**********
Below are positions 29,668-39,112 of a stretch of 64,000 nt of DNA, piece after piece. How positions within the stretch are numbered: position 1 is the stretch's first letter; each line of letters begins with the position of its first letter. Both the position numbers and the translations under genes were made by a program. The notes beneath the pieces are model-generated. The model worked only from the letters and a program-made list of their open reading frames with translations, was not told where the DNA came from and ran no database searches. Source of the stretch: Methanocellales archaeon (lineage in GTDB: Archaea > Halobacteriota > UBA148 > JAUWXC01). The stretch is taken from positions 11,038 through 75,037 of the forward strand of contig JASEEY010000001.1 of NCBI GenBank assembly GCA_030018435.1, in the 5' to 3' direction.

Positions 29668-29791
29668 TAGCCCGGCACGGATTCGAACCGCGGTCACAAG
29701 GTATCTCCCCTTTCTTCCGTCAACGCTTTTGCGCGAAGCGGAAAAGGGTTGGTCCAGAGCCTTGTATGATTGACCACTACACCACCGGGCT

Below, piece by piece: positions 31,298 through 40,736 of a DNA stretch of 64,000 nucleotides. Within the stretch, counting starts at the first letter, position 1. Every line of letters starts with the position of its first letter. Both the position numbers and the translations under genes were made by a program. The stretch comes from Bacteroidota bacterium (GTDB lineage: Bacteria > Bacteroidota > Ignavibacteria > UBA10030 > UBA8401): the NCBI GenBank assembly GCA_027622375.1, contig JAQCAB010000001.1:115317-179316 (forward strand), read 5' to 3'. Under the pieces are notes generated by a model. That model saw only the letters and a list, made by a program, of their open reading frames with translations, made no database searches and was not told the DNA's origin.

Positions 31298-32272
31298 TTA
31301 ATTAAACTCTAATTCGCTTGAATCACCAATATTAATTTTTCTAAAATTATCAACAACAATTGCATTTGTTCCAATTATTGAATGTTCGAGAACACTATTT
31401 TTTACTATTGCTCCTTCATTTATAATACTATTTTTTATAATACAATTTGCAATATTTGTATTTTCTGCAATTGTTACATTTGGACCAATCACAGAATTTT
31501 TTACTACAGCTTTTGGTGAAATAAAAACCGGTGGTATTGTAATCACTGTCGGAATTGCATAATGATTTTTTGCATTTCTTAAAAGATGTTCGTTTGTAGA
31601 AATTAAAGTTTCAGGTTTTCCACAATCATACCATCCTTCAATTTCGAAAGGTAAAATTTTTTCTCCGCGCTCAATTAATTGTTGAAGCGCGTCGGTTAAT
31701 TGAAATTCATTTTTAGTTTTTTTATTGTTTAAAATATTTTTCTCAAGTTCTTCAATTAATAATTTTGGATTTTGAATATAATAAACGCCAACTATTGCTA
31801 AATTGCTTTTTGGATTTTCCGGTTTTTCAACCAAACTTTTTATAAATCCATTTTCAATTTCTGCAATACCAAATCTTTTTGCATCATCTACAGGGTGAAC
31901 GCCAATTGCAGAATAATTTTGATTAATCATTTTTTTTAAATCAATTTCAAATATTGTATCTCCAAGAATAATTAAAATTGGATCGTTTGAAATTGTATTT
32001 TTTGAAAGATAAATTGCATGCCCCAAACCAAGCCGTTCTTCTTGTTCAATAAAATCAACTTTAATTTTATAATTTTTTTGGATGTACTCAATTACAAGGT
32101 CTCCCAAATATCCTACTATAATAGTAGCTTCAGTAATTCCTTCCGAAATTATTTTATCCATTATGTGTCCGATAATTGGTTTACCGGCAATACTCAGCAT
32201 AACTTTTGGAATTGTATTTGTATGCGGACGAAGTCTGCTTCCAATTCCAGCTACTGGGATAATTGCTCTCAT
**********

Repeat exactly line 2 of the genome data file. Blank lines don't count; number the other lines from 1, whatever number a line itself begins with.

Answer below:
Positions 29668-29791